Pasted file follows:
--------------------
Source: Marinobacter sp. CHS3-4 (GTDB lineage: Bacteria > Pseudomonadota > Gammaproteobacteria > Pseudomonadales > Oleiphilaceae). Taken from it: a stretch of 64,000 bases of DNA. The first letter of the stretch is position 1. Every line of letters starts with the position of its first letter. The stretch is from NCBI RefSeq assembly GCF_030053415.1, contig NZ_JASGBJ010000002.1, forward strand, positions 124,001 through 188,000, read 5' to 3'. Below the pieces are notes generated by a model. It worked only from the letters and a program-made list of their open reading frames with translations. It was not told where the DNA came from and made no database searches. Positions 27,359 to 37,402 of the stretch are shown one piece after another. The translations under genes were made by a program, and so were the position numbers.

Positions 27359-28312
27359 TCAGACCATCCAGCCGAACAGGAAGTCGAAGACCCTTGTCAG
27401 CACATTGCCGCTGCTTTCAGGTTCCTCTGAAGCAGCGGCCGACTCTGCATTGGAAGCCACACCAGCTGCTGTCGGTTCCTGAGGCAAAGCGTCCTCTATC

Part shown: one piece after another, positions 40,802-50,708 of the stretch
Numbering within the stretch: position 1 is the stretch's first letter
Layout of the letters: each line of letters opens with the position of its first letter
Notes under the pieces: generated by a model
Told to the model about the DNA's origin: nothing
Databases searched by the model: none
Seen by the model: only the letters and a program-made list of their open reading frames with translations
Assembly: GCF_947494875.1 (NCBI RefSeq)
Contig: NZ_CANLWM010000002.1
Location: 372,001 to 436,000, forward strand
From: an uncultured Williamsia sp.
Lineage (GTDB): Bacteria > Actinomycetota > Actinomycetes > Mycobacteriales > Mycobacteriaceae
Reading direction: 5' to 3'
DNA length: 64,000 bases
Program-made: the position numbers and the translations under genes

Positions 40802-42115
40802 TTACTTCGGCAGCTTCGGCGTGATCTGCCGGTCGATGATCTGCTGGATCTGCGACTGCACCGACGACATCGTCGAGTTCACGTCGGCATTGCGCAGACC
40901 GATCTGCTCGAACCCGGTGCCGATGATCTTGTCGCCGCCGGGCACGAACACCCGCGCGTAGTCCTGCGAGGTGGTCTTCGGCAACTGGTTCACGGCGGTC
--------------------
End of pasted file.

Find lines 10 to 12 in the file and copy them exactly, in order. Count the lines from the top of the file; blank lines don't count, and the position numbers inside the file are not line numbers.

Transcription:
Databases searched by the model: none
Seen by the model: only the letters and a program-made list of their open reading frames with translations
Assembly: GCF_947494875.1 (NCBI RefSeq)